The upcoming changes to credit reporting could negatively affect the mortgage landscape
By Leora Ruzin
It really is a crazy time to be in the mortgage business.
Lenders across the country, large and small, are feverishly trying to keep up with the never-ending regulatory changes, while also navigating the rollercoaster that is the MBS market. TRID 2.0, HMDA, UCD, the new 1003—it’s enough to make any compliance officer consider changing careers, and sales managers are just trying to get phones to ring and loans through the door. It would be tough to look back and think of another time where it seemed like this industry was tackling so many different obstacles at the same time.
So, let’s just throw another log on the fire, shall we?
In 2015, the three major credit reporting agencies (Experian, Equifax, and TransUnion) entered into a settlement agreement with lawmakers in 30 different states after it was found that many derogatory credit items were not accurate. As a result of this settlement, the agencies will have to remove civil judgements and liens (otherwise known as “Public Record” items) from reports if they do not match three of the four following identifying criteria:
- Social Security Number
Whether or not the public record is valid is no longer relevant to the reporting agencies. If the data does not match at least three of the identifying criteria, it will no longer be reported. Instead of dealing with analyzing all of the data to ensure the liens and judgements meet the identifying criteria, the reporting agencies have opted to refrain from reporting ALL public records. According to FICO, it is estimated that approximately 12 million Americans will see an instant increase in their credit score of up to 20 points as a result of this change, with several million more who may see a smaller increase.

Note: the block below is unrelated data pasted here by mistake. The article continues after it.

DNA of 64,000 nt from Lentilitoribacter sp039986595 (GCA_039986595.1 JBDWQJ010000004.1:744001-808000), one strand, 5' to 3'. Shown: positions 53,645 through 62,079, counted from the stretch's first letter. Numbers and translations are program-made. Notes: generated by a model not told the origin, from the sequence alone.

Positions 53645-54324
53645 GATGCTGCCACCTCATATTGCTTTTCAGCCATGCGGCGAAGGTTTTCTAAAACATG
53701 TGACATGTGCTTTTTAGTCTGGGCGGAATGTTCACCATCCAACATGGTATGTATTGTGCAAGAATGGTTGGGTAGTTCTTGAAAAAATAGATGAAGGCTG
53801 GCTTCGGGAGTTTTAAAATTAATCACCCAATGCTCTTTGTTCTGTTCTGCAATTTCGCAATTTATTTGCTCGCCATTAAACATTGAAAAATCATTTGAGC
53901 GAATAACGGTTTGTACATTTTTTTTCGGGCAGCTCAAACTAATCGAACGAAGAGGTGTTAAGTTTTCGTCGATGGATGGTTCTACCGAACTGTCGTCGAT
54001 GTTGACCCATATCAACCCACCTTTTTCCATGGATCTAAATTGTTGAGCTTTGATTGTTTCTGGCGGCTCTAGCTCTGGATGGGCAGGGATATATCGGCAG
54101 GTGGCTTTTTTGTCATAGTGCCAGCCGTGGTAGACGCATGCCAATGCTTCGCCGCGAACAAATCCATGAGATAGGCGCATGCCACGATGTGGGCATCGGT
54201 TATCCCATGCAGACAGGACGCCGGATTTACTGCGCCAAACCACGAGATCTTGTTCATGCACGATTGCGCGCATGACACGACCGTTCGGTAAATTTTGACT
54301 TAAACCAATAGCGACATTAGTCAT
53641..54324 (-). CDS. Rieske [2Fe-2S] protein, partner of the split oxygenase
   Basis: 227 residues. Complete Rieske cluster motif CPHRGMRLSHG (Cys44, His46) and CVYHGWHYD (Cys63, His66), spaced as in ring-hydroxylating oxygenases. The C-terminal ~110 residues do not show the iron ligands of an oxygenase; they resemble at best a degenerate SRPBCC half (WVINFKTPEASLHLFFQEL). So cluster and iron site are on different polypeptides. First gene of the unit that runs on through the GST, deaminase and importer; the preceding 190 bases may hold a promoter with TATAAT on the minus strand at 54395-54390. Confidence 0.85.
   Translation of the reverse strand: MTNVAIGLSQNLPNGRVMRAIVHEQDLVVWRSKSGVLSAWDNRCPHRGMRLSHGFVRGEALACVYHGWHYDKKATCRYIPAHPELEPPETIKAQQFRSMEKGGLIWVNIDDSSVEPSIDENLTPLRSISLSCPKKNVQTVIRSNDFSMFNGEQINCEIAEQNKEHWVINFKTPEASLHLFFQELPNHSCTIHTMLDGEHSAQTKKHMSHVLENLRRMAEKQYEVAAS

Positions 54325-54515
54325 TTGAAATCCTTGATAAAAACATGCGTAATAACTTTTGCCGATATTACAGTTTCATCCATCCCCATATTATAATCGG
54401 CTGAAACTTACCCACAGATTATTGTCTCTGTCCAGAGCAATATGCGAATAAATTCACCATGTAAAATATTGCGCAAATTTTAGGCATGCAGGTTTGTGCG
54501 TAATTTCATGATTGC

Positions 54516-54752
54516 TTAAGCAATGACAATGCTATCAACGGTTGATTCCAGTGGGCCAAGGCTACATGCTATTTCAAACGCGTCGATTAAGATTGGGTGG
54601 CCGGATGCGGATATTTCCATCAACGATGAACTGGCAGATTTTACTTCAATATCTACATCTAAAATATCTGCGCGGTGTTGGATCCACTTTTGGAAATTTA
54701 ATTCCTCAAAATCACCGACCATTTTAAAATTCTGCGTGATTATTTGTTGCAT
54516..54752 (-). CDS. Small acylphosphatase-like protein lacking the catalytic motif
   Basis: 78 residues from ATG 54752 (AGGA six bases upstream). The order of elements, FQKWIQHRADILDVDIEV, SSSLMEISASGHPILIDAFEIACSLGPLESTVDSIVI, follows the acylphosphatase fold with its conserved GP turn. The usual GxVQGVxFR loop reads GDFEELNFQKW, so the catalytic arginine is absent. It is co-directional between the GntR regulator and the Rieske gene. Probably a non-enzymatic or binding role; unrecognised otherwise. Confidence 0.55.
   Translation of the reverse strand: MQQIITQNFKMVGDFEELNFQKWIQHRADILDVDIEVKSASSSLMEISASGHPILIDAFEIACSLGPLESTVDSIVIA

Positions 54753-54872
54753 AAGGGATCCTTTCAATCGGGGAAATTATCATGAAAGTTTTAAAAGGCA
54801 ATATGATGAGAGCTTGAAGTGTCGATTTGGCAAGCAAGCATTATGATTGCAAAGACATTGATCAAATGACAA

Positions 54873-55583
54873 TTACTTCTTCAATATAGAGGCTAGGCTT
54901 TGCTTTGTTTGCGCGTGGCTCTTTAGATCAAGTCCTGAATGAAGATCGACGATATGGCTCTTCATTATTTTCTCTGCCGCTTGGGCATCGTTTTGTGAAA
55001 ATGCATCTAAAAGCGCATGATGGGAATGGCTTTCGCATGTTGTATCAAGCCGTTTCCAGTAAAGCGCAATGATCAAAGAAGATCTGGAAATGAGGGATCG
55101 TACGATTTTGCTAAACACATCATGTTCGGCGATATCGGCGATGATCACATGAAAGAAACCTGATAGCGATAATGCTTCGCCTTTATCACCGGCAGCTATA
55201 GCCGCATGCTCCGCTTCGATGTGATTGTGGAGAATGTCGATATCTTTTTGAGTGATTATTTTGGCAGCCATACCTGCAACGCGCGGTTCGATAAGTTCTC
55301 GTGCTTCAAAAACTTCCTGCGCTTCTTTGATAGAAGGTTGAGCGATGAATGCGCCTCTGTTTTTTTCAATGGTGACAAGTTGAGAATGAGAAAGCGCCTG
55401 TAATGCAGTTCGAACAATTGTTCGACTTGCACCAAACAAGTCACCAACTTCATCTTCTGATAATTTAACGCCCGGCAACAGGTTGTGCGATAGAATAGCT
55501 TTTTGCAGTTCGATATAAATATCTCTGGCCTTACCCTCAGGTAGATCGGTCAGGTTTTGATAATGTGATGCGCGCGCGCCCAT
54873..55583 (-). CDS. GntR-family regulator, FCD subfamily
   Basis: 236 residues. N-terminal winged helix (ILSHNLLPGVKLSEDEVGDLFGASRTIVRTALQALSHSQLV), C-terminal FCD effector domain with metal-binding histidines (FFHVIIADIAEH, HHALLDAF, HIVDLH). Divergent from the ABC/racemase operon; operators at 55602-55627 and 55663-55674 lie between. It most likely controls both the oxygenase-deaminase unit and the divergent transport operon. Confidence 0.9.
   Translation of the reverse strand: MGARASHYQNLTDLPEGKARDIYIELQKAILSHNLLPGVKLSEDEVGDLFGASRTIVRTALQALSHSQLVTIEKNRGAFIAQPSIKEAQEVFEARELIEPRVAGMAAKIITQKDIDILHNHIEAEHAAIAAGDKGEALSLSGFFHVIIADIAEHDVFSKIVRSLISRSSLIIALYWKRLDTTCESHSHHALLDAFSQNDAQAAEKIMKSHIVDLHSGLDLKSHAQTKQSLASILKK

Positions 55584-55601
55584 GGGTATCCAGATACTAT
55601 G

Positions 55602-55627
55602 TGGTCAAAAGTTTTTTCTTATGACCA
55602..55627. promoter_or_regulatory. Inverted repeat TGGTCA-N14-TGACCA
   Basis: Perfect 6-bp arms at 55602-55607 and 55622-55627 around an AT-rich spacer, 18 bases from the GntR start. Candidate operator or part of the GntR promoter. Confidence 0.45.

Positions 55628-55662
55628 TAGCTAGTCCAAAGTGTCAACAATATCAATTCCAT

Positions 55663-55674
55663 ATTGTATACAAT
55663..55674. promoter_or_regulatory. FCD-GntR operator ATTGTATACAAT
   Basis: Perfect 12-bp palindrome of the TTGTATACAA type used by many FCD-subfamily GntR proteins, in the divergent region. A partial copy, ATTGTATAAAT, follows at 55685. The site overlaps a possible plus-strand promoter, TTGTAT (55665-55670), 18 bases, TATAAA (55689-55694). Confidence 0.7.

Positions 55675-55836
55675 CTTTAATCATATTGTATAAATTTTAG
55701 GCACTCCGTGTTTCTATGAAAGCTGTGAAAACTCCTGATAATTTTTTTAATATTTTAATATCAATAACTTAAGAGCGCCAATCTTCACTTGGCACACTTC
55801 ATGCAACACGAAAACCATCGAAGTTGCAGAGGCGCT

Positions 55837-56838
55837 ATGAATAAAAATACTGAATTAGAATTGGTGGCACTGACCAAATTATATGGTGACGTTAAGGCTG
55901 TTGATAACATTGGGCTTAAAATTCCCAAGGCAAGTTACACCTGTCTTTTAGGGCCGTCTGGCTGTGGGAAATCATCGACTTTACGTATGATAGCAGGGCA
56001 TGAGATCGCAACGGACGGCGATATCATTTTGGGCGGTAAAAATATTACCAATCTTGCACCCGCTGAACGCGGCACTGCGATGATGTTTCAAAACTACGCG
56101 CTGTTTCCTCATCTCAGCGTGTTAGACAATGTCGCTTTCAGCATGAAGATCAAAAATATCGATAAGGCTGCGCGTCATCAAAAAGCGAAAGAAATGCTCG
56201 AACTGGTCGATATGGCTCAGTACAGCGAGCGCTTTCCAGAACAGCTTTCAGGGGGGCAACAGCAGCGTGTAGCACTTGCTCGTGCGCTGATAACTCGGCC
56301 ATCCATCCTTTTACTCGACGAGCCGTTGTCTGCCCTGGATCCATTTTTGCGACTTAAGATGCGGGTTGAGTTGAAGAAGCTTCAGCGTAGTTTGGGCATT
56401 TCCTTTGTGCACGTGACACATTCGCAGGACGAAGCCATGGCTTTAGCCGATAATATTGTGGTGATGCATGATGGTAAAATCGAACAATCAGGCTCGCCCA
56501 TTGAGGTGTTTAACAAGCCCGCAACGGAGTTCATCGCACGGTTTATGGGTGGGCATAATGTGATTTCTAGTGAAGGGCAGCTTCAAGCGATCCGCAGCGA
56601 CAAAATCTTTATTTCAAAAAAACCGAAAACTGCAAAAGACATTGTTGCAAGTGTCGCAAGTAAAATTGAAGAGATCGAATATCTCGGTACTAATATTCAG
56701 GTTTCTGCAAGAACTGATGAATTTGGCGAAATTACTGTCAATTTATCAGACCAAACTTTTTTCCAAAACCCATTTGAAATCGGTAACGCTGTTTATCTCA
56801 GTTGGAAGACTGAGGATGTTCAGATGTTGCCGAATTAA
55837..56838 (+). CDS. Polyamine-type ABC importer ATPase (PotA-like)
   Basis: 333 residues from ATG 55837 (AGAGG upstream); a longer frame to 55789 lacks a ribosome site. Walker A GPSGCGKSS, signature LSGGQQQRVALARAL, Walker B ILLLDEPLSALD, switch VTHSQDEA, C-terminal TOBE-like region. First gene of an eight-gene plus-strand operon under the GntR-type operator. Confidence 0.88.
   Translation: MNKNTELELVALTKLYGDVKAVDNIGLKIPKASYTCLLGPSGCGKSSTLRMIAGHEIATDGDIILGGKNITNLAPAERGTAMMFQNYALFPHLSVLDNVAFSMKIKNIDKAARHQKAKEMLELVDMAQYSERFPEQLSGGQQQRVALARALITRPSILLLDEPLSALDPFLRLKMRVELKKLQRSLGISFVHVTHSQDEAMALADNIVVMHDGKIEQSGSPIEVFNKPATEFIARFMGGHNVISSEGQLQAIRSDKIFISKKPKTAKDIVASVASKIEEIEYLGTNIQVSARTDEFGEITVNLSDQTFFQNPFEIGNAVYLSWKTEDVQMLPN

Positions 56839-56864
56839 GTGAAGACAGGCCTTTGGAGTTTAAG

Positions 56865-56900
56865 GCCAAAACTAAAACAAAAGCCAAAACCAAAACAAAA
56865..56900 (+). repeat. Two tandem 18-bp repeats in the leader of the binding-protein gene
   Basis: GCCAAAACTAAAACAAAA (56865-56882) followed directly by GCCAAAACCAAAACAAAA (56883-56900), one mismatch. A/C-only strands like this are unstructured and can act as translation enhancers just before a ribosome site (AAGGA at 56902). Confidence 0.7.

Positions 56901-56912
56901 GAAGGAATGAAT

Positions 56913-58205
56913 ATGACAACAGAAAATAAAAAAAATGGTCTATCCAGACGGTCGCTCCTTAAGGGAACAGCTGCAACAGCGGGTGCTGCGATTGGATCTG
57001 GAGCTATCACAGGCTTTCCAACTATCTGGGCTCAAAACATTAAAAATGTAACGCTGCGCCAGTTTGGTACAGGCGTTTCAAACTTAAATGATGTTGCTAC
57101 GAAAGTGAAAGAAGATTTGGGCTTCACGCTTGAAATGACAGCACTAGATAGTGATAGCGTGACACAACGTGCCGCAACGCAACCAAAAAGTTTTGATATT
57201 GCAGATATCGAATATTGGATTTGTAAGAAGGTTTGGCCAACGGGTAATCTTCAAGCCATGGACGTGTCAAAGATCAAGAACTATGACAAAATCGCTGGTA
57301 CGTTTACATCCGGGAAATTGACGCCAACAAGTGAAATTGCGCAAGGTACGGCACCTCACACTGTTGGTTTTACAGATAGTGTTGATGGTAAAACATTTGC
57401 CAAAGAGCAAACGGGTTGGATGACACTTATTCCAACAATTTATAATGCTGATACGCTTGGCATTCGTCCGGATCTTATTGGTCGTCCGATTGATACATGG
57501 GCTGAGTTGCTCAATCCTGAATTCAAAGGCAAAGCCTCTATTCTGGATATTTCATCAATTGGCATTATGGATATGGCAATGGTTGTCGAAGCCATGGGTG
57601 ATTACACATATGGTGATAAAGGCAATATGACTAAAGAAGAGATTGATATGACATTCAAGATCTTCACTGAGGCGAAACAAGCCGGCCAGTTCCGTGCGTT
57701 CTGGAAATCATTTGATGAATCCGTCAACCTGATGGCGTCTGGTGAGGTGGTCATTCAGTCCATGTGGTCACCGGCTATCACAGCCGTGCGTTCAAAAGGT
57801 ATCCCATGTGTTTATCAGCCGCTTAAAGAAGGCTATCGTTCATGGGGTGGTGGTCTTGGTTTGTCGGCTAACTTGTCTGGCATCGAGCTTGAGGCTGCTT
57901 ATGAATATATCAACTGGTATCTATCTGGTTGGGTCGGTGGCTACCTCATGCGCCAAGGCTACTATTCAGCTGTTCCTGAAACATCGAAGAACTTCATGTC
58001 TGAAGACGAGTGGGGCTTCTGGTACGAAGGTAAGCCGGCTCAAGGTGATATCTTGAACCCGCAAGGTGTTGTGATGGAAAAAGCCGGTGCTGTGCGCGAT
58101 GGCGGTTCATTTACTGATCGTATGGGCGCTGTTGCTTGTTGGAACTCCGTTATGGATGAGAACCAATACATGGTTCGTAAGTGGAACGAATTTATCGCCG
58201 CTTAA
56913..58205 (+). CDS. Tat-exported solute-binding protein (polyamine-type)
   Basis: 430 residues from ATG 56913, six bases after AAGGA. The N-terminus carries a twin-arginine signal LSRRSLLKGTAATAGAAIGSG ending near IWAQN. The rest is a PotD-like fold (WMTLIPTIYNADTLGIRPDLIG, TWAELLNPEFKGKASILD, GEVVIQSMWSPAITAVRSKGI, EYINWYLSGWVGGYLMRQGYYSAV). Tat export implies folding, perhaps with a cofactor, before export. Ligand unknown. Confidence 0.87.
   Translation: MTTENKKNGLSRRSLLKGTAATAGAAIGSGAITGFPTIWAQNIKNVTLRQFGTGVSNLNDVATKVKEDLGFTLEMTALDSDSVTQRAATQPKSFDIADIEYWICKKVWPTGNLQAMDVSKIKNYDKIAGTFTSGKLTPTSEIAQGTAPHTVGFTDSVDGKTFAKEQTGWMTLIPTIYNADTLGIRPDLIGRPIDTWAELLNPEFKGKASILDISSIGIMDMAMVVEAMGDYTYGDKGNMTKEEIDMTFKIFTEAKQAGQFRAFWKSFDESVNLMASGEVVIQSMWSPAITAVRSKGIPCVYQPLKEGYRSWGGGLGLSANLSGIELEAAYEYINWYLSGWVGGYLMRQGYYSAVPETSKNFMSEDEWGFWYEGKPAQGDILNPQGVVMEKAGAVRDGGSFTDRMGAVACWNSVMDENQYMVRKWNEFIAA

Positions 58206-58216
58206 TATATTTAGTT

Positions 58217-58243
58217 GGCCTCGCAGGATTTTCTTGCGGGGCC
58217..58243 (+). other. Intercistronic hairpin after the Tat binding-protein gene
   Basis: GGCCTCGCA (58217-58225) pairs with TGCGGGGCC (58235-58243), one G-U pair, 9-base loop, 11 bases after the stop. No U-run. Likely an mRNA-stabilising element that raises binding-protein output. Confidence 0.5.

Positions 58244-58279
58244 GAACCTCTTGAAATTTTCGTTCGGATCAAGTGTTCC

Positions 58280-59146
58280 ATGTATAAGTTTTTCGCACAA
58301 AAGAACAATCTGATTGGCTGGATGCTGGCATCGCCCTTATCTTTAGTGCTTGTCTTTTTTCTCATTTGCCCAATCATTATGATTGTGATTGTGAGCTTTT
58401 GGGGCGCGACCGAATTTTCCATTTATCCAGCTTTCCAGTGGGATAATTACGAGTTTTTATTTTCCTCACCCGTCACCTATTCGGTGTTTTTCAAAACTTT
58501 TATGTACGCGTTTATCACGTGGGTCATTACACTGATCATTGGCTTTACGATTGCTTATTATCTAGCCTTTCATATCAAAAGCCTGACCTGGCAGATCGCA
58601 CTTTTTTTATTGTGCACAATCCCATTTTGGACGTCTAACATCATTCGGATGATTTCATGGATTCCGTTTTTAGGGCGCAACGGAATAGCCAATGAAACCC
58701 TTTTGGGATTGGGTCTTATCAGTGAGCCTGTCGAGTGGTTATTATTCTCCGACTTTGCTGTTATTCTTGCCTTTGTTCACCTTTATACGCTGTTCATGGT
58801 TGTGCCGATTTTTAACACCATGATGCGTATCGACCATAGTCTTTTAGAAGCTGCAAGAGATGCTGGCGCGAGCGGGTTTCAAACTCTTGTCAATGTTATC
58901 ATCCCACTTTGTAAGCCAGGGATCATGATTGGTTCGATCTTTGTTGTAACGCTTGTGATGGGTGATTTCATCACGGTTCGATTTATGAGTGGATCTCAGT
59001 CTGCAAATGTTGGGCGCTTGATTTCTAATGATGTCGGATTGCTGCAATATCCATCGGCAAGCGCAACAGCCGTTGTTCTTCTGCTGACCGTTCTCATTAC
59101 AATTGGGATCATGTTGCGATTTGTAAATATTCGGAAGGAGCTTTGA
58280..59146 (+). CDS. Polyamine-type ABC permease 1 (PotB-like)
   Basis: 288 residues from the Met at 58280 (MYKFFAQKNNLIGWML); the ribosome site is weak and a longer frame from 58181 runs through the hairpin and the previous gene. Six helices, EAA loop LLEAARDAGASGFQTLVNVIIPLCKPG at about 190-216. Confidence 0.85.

Earlier this year, Vantage Credit (another credit reporting agency that is mostly used by credit card vendors and auto dealers) began to use what is called “Trended Credit Data” in their reporting model. Trended credit data takes information on nontraditional trade lines, such as rental history and monthly payment histories, and incorporates that data into their credit score modeling. The idea is that those who have very little established credit may still be a strong candidate for financing, based on their ability to pay their other obligations and how well they manage their debt balances. Fannie Mae is also looking more deeply into trended credit data through their Desktop Underwriter platform, providing that data is available on the credit report.
On the surface, these changes seem like they would be a good thing; increased score for the borrower, cleaner credit reports, and more opportunity to expand the credit box. So, why are many mortgage lenders nervous?